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Traditional Geography Classroom

The Five Themes of Geography
Learning Activity for Project Arrow


A New Technology-Based Method of Teaching a Subjectnot always enjoyed, and often its' content forgotten in later years. 

Check Here for the National Geographic Society (Beta) Geo-Literacy Program


NASA view of North America

 Teacher Page:

 

Why five themes to study geography in the elementary/secondary schools?

Where the concept comes from:

The five themes were written in 1984 by the Joint Committee on Geographic Education of the National Council for Geographic Education (NCGE) and the Association of American Geographers (AAG). They are outlined in greater detail in the NCGE/AAG publication Guidelines for Geographic Education, Elementary and Secondary Schools.

A FEW REASONS FOR ORGANIZING OUR GEOGRAPHY INSTRUCTION AROUND THESE FIVE THEMES

1. ... to help make geography a higher and more important subject than the way it is often presented in our older textbooks.

2.  ...to make geography studies more motivating, and include all geographical skills within a lesson.

3. . . .to help break the "geographical illiteracy" problem with many American students, as they reach adulthood.

An explanation and learning activities for each of the 5 Themes

#1-- Location
Teaching of absolute or exact location;  relative locations  (includes grids--latitudes and longitudes).  A. U.S. map with longitude/latitude markings is available at the Merriam-Webster

#2--  Place
Teaching the physical and human characteristics of a place-- meaning and character; animals, human developments (architecture,transportation,livlihoods, languages and all the things that make an area special.

#3-- Human/Environment Interaction
Teaching the concept of human (people) developments and influences
on environments such as large dams, major developments, and other type things.

#4-- Movement
Teaching how the interrelations of areas and the people such as transportation, natural resources, people-needs being gotten from areas
where they don't live.

#5-- Regions
Teaching the "unifying characteristics" whether physical, human or cultural-- the way geographers divide the world into manageable units  for easy study.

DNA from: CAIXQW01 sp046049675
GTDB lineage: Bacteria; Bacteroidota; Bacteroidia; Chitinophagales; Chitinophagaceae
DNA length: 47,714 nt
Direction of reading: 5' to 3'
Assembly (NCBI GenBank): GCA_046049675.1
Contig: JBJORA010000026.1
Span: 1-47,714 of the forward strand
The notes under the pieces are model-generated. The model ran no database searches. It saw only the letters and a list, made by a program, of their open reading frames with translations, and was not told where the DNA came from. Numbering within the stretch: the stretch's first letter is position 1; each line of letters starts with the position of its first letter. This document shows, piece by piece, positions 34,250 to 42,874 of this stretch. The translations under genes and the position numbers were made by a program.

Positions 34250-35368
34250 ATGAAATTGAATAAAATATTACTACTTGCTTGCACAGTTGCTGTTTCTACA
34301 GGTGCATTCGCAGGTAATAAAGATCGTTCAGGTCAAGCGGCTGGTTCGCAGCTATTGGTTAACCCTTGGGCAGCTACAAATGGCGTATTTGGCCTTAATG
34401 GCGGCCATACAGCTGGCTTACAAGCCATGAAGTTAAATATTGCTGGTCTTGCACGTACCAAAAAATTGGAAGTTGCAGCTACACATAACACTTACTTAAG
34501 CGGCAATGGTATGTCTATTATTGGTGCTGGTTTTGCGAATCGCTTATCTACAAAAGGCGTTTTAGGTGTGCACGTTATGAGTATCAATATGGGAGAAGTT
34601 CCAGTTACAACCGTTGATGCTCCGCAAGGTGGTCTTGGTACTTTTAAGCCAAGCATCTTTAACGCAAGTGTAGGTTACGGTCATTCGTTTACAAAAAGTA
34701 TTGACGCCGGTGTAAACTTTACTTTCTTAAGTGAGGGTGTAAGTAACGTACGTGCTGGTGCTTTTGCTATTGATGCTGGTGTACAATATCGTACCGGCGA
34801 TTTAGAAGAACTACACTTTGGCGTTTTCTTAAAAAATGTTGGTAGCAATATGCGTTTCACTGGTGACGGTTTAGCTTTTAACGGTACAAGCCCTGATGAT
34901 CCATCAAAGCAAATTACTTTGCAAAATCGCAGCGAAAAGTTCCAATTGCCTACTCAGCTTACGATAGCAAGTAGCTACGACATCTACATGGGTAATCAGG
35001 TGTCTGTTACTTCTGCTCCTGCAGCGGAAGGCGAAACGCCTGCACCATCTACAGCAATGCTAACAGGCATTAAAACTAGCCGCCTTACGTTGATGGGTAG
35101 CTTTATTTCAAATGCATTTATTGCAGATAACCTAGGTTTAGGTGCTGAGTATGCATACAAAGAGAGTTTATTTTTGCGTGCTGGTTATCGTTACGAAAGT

ACTIVITY STUDENT DIRECTIONS

CLICK HERE for the Student Page
Here are Your Tasks:

You are to use the geographical selection die that is number-coded to a specific area of the world.  This is your area to do an IN-DEPTH study.  You will be a specialist on your geographical area in your classroom.  Fill in the Geographical Fact Box Form concerning your area.


#1-- Get to know Geographical Vocabulary.  Work the Geography Puzzle (as found by clicking here)  Print a copy. 

#2-- Go to Enchanted Learning for a great geographical dictionary.  Look over the words and use this dictionary when doing your work.

#3-- After selecting your geographical region, fill in the fact box.  (you can print a form here).

#4-- Use the template map to shade your country, and label its capitol or any other places you think are very important.

#5--  After finishing the fact box items, select ones that are very interesting to you and then plan a trip from Charleston, Il to that country.  Go to Yahoo maps to find out distance.  Write a two-page story telling about your excursion.  Make it exciting by including interesting new people you could meet, places you went, and even scary moments in the trip.  Make the story sound like you "really" went to the country.

#6-- Define what a confluence is.  Using the "DEGREE CONFLUENCE PROJECT WEBSITE" find a confluence that is in your country.  Write a summary of the report of the person(s) that located and visited the site.  Also provide the longitude/latitude of the confluence.

#6--  You can include a page of tourist pictures, that perhaps you can get from the Internet or old magazines.
 

USE THE FIVE THEMES "GEOFACT BOX" TO RECORD YOUR ANSWERS.

 


 

HOT LIST OF GEOGRAPHICAL RESOURCES (updated 03/2015)

 

 

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